|1. Should Claimed Phrase be Construed in Limited Way with Reference to Description of Specification?
CosMED Pharmaceutical Co. Ltd. v. Bioserentach Co., Ltd., Case No. 2013 (Gyo-Ke) 10134 (Decision rendered on November 27, 2013)
The Patentee, Bioserentach, obtained a patent relating to a percutaneously absorbable preparation in 2012, against which CosMED filed an invalidation trial before the JPO in 2012. During the trial proceedings, Bioserentach made a correction of claims, and the JPO dismissed CosMED's demand in 2013, followed by CosMED's appeal against the JPO's decision to the IPHC in 2013.
Claim 1 of the patent at issue claims as follows:
"A percutaneously absorbable preparation adapted for insertion into skin to percutaneously administer an objective substance into the body, comprising a base consisting of a water-soluble and biologically soluble polymer material with the objective substance held in the base,
wherein the polymer material is at least one material selected from the group consisting of ... , and
wherein the percutaneously absorbable preparation has a needle-like or filamentous shape which has a pointed tip end, and the pointed tip end is inserted into the skin by being pushed onto the skin".
The main issue in this case was whether or not the claimed phrase "the objective substance held in the base" should be construed in a limited way with reference to the description of the specification. The IPHC answered to the issue as follows.
First, having reviewed prior art reference (p.a.r.) 7 in detail, the IPHC found that the prima facie difference between the patented invention at issue and the invention disclosed in p.a.r. 7 was that the objective substance was "held in the base" in the former, while the objective substance was in a chamber in a medical needle made from the base or the like in the latter.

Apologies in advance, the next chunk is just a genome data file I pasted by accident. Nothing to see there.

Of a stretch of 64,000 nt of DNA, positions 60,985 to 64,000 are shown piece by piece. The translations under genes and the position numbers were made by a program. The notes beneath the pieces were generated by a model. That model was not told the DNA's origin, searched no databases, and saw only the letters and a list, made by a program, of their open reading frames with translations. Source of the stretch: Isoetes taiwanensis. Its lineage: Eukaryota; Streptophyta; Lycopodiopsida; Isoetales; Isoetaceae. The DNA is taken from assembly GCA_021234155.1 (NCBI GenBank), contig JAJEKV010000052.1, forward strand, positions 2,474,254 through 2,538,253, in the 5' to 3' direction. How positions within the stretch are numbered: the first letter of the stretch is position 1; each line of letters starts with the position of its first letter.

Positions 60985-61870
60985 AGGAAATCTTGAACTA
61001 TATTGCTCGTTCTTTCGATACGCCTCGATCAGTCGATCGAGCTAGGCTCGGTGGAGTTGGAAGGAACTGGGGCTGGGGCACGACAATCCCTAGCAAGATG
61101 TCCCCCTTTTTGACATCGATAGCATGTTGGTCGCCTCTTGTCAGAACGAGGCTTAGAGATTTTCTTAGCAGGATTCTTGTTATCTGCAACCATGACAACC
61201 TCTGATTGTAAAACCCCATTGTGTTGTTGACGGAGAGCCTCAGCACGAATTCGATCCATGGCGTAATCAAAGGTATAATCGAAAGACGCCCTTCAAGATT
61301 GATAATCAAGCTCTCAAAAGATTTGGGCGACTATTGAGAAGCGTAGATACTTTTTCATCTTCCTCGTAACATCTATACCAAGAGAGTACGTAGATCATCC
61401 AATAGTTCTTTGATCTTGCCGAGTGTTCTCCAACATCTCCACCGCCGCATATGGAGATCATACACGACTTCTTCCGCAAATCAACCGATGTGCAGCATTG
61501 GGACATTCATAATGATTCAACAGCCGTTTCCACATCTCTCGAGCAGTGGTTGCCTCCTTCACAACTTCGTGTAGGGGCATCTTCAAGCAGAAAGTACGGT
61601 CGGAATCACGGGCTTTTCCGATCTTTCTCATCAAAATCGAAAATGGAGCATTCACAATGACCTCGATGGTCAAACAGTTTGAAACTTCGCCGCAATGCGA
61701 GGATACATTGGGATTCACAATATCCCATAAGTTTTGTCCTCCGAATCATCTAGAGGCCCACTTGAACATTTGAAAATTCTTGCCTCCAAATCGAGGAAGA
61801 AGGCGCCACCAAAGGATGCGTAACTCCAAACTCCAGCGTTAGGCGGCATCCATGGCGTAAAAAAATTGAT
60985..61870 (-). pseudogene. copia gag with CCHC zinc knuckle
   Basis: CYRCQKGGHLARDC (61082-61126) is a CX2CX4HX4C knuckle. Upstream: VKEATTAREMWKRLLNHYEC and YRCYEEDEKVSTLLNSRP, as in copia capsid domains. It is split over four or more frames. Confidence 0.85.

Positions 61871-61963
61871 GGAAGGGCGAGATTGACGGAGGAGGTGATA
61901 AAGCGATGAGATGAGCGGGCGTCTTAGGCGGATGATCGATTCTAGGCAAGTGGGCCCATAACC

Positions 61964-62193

Regarding the above prima facie difference, the JPO had found in its decision that those skilled in the art would have understood the technical meaning of the phrase "the objective substance held in the base" such that the objective substance had existed in a mixture with the base, and that such a construction had been supported by the description of the specification. Thus the JPO had acknowledged the prima facie difference as a substantial difference.
However, the IPHC decided (i) that it was clear from the recitation of the phrase itself that the phrase "the objective substance held in the base" just literally defined that the objective substance was held in the base, and did not limit the invention to any specific embodiment, and (ii) that there were no exceptional circumstances that allow to refer to the detailed description of the specification , where, for example, the technical meaning of the phrase could not be unambiguously and clearly understood, and thus (iii) that the JPO's limited construction was incorrect.
Conclusively, the IPHC upheld CosMED's appeal, and cancelled the JPO's decision.
An appeal to the Supreme Court was not filed against this decision, and thus the decision is final and binding.
This decision basically follows the leading case law made by the Supreme Court on March 8, 1991, regarding the construction of a claimed term in examining patentability ("Ra lipase" case). In that case, the Supreme Court decided that the finding of a claimed invention should be made on the basis of the recitation of the claim unless the circumstances were exceptional, and that the description of the specification could be refereed to only when the circumstances were exceptional, for example, when the technical meaning of the claim could not be unambiguously and clearly understood, when it was immediately obvious in view of the description of the specification that the recitation of the claim had an error, and the like.
This decision as well as the Supreme Court's decision teaches that an argument which is not based on the recitation of a claim, but only on a limited construction of the claim or on any specific embodiment would not be acceptable.